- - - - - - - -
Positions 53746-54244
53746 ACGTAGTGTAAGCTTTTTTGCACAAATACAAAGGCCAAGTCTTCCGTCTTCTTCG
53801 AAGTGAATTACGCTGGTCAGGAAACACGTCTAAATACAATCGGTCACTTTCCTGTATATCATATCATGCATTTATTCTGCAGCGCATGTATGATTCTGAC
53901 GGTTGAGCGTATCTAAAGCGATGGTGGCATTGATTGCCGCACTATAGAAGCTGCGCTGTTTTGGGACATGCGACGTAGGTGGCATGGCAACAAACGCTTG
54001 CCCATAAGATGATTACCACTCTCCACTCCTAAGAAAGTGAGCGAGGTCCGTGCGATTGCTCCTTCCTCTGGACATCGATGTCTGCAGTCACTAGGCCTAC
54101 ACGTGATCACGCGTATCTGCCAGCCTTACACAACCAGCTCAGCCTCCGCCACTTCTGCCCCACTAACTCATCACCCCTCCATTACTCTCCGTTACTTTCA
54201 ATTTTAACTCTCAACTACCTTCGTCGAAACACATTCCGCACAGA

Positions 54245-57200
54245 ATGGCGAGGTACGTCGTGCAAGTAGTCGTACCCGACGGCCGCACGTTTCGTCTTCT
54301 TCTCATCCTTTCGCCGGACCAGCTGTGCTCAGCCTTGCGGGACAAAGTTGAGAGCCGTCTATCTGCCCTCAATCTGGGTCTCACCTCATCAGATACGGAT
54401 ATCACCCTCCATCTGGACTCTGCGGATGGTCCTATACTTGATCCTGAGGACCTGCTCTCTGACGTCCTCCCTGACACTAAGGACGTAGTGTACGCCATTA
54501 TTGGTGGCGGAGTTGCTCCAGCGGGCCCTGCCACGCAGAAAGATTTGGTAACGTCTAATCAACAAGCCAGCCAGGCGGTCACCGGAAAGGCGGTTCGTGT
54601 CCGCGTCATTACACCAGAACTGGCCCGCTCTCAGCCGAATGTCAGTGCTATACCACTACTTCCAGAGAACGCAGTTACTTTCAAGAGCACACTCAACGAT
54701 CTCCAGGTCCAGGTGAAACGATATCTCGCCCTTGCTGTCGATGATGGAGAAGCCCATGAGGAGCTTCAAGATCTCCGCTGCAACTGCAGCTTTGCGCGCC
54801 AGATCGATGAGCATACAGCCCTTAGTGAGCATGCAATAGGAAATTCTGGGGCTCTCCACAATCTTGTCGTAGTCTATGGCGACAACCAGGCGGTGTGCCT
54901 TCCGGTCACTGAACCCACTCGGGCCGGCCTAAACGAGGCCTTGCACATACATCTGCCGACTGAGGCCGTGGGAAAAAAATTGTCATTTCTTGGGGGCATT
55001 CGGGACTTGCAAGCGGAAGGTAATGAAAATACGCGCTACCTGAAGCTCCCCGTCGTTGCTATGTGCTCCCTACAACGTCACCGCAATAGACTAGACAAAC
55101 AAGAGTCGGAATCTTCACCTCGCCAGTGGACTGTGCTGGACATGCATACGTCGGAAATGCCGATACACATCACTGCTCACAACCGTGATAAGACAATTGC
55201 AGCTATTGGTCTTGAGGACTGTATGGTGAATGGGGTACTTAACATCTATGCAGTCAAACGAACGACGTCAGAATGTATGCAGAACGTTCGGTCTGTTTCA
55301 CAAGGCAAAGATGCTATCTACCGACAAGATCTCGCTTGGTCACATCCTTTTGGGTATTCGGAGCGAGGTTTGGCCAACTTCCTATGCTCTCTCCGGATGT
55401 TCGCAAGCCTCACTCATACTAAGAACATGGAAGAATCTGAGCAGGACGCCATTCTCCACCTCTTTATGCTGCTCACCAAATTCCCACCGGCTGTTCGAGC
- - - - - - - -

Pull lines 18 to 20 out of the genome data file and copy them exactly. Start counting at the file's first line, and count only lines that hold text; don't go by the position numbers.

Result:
55101 AAGAGTCGGAATCTTCACCTCGCCAGTGGACTGTGCTGGACATGCATACGTCGGAAATGCCGATACACATCACTGCTCACAACCGTGATAAGACAATTGC
55201 AGCTATTGGTCTTGAGGACTGTATGGTGAATGGGGTACTTAACATCTATGCAGTCAAACGAACGACGTCAGAATGTATGCAGAACGTTCGGTCTGTTTCA
55301 CAAGGCAAAGATGCTATCTACCGACAAGATCTCGCTTGGTCACATCCTTTTGGGTATTCGGAGCGAGGTTTGGCCAACTTCCTATGCTCTCTCCGGATGT